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Planting your Veggie

Planting your Veggie

Planning your Vegetable Garden in Niagara

What should I plant in my vegetable garden?

Choose your veggies

Choose vegetables that you like to eat, things that you are picking up on your weekly grocery shop or things you like to have as a treat.  Yes, it is always fun to try some new, unique or heirloom veggies, but for your first veggie garden, it’s always best to stick to the basics!   You’ll want something you’re going to eat or you’ll end up with a lot of wasted fresh produce. 


Select plants that grow well in Niagara Region

Niagara region is zone 6 - 7, depending which city you are in.  Make sure to check out a hardness zone map of Ontario to know what hardiness zone you belong to.  You can use this zone number to help you choose the right plants and/or seeds to plant as well as the timing of planting! The northern part of the region is actually the warmer climate in Niagara because of the protection of the escarpment.  Grimsby, Lincoln,, St. Catharines and Niagara on the Lake are a 7a hardiness zone, which is why you can grow tender fruits, like peaches, nectarines, apricots and plums. Most of the region outside of those northern cities are a 6b hardiness zone. West Lincoln, Pelham, Thorold, Welland, Niagara Falls,Wainfleet, Port Colborne and Fort Erie are not typically able to grow those tender fruits, as it’s just slightly too cold.  But, there are still so many great fruits and veggies that you can grow in your backyard veggie garden!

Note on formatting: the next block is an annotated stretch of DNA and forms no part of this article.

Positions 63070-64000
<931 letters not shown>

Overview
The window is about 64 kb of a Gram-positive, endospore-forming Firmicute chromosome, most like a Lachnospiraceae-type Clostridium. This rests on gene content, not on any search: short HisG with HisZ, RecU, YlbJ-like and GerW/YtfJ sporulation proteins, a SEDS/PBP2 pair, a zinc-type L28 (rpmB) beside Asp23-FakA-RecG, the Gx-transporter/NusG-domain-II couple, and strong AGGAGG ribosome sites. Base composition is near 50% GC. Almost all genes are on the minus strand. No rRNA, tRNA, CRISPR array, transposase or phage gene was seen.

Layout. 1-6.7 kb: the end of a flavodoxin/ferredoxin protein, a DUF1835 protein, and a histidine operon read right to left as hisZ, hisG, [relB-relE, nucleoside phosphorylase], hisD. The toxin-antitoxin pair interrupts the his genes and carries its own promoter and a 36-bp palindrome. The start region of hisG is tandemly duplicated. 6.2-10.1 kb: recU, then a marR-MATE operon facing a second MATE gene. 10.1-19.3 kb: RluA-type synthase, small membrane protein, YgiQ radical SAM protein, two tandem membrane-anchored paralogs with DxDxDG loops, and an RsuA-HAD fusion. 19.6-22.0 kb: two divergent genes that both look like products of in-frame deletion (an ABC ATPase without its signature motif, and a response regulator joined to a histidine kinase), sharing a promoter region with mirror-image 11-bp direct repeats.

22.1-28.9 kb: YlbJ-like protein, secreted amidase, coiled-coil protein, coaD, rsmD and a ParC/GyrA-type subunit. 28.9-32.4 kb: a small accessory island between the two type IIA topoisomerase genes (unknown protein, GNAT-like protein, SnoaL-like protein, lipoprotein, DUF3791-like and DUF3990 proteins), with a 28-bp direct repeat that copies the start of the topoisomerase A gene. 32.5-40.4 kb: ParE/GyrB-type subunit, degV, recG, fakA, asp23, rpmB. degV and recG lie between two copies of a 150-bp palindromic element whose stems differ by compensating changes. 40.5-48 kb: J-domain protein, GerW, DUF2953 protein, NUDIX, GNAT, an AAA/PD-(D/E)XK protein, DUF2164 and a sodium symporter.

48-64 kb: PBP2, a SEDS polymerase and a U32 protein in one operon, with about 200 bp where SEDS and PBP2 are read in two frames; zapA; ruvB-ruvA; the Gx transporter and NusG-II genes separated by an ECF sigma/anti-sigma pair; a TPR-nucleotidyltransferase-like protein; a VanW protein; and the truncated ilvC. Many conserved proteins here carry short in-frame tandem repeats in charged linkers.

Plan your Space

Start with the size of your space that you have to work with, as the size of your garden will determine how many plants you can have.  First, draw out your outdoor space, and then add a gardens in.  You can choose to have vegetable beds in the ground, raised garden beds or planters or a combination of some or all of those.  The options are endless!  But, don’t let that overwhelm you.  For your first year creating a new veggie garden, start small and simple. You can always expand your garden in the years to come!  You may decide you want a Pinterest worthy looking garden, but it’s totally not necessary to have a food garden.  If simple means that you will actually plant a few things this year, start with simple.